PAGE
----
Perfecting Pyment, Vinifera Vines, and Over-Yeasting

I’m looking to do a pyment (mead with grapes) and found a recipe on your site. I’m looking to do something a touch different, though. My question is this: How much gravity potential is in the 96 oz. (2.7 kg) can of grape concentrate? I want to use a Cabernet Sauvignon concentrate to make a richer red pyment and locate some grape skins to add tannic structure more like a dry red wine. Thanks!
Mike Henry
Harrisburg, Pennsylvania

Congrats for breaking out of the mold and taking it upon yourself to adapt a recipe to your own preferences! I always love it when readers, and my own winemaking buddies, take what they know or have done, and give it a good tweak. Pyment, or a fermented beverage made with both grape sugars and honey, is a tipple that’s not only tasty but one that’s often easier to make than a straight-up mead because the grape juice or concentrate provides additional micronutrients to yeast as well as additional tannin, flavors and aromas. For your calculations, grape juice concentrate sold via home winemaking supply houses, as well as commercially to big wineries (who use it sometimes to make up sugar in low-brix years) is standardized at 68 °Brix, or 1.3421 specific gravity.

You can certainly toss grape skins (marc or pomace) into your pyment to add even more red wine character like you say, but you could also buy some powdered grape tannin, use oak chips, or even use a cup of strong black tea to add some tannin backbone to the wine if it’d be tough for you to obtain grape skins. You could simply incorporate fresh red grapes as well, if you’ve got a source for them. For a dry red table wine style, be sure to start with an original must of at least 22 °Brix (1.092) in order to achieve 12.5 to 13% alcohol (exact conversion depends on yeast strain and fermentation rate). Much lighter and you won’t achieve that rich red wine style you appear to be looking for.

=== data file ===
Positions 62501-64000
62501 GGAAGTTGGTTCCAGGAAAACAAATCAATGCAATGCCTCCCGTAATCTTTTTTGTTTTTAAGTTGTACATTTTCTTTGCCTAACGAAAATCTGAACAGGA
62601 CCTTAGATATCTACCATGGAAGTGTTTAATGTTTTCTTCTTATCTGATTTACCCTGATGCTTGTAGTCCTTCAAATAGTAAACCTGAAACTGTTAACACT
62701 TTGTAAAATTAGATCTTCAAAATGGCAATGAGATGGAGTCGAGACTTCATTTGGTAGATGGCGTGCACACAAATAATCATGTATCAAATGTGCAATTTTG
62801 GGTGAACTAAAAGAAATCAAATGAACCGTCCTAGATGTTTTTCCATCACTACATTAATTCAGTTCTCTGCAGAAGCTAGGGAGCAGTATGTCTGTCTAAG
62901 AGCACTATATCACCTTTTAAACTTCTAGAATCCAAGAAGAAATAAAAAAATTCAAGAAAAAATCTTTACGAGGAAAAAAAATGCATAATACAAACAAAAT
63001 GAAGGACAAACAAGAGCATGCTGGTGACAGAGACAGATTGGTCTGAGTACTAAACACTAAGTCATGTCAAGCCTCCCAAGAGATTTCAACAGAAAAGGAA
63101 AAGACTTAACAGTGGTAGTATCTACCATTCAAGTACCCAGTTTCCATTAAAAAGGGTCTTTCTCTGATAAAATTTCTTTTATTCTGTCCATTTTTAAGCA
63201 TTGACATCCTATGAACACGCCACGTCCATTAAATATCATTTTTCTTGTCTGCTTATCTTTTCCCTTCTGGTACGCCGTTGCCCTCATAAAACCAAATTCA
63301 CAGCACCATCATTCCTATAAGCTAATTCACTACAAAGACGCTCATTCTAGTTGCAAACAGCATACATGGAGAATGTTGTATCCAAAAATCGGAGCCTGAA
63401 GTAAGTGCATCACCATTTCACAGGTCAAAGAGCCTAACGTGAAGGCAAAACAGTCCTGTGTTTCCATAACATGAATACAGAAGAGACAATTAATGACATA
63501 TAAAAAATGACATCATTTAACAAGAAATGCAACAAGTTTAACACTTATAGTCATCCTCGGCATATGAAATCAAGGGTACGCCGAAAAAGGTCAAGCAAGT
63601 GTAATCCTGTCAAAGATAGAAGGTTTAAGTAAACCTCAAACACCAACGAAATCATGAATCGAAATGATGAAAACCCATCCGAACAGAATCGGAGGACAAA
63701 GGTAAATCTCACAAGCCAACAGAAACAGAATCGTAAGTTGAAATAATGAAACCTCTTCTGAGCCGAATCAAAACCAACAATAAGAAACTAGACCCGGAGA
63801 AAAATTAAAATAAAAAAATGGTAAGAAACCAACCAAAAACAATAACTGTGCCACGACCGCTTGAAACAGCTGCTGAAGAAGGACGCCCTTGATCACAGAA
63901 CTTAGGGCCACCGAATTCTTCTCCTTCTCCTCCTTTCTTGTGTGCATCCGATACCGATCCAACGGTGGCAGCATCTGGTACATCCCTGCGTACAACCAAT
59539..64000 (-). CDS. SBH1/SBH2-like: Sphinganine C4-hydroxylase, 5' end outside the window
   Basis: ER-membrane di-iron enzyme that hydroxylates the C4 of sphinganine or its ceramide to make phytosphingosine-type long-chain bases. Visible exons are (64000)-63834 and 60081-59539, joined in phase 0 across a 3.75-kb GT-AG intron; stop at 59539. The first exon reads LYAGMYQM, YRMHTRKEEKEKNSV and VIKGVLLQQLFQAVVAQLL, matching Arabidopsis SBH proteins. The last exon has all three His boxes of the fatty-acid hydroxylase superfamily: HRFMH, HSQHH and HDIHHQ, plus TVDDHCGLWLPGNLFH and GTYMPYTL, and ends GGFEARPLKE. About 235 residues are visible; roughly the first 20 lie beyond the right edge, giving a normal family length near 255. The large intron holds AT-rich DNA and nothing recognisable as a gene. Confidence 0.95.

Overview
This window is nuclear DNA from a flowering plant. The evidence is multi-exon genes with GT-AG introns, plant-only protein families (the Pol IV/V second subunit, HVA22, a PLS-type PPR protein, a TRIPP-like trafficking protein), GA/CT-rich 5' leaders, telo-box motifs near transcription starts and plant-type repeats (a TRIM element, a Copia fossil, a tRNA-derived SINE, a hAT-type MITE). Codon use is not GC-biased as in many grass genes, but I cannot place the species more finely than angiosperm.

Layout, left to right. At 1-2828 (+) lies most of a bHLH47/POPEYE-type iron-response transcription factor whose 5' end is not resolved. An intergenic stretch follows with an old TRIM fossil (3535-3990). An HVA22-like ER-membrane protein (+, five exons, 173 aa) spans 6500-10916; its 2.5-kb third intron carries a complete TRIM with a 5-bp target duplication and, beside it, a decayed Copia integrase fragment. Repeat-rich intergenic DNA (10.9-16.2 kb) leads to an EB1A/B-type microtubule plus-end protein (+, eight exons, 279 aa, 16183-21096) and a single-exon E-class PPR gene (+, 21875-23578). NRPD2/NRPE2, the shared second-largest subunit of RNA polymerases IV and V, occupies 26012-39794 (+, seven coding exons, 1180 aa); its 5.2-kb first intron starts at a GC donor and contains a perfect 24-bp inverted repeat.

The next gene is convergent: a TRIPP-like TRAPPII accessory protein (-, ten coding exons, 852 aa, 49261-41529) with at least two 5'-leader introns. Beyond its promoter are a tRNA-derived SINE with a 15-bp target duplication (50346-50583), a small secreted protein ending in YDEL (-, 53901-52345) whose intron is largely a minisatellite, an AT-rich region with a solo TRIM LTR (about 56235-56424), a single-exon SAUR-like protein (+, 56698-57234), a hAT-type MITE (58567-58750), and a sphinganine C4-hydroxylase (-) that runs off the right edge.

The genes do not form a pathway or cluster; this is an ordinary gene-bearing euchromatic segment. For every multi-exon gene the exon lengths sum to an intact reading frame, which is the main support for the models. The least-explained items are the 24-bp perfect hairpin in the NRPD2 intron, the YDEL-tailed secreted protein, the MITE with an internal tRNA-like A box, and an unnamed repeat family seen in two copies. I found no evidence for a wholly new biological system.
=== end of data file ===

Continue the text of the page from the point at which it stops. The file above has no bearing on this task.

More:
My Cabernet Franc and Carménère both need their acid levels increased at bottling. Both went through malolactic fermentation. What type of acid should I use? I have acid blend but it contains malic acid. Wouldn’t adding malic acid defeat the purpose of malolactic fermentation?
Dennis DiRienzo
East Liverpool, Ohio

I would only adjust with tartaric acid, and not an “acid blend” that contains either malic or citric acids. Both of the latter can be fermented by organisms in the bottle. On the other hand, tartaric acid will stay put after you adjust it. Wine is especially rife with bacteria that will very happily eat malic acid, spitting out carbon dioxide gas, possibly-offensive off-odors (like diacetyl) and even possibly clouding up your wine with turbidity. Not fun.

Bacteria can metabolize citric acid into acetic acid and diacetyl, which is why I don’t recommend its use as a finishing acid either. The big downside to adjusting a wine’s acidity right before bottling, especially with tartaric, which can taste a little “harsh,” is that the acid just won’t have time to integrate in the bottle before you may want to drink it.

My longtime readers will know that I always advocate adding anything to your wine (if you are going to add anything to it at all) as early as possible in the wine’s life in order to give the elements the most amount of time to find themselves and make all the little chemical combinations (and possible instabilities) they’re going to make. That way, when it comes time to bottle, you have less chance of being surprised with a case of tartrate instability (crystals precipitating to the bottom of your bottles) or something even more unsavory, like a malic acid refermentation!

Last spring we were in a local club store in Northeastern Florida where we live and were astonished to see vinifera vines for saIe. I don’t recall the exact varietals but am sure there were several red and white vines being offered. I have read that vinifera grapes do not do well in Florida for a variety of reasons – but we have an enclosed (in screen) courtyard area with an arbor and would love to train the vines over the arbor. If they offer the vines for sale again this year, do you think it would be reasonable to buy them?
Ron Caiazza
Palm Coast, Florida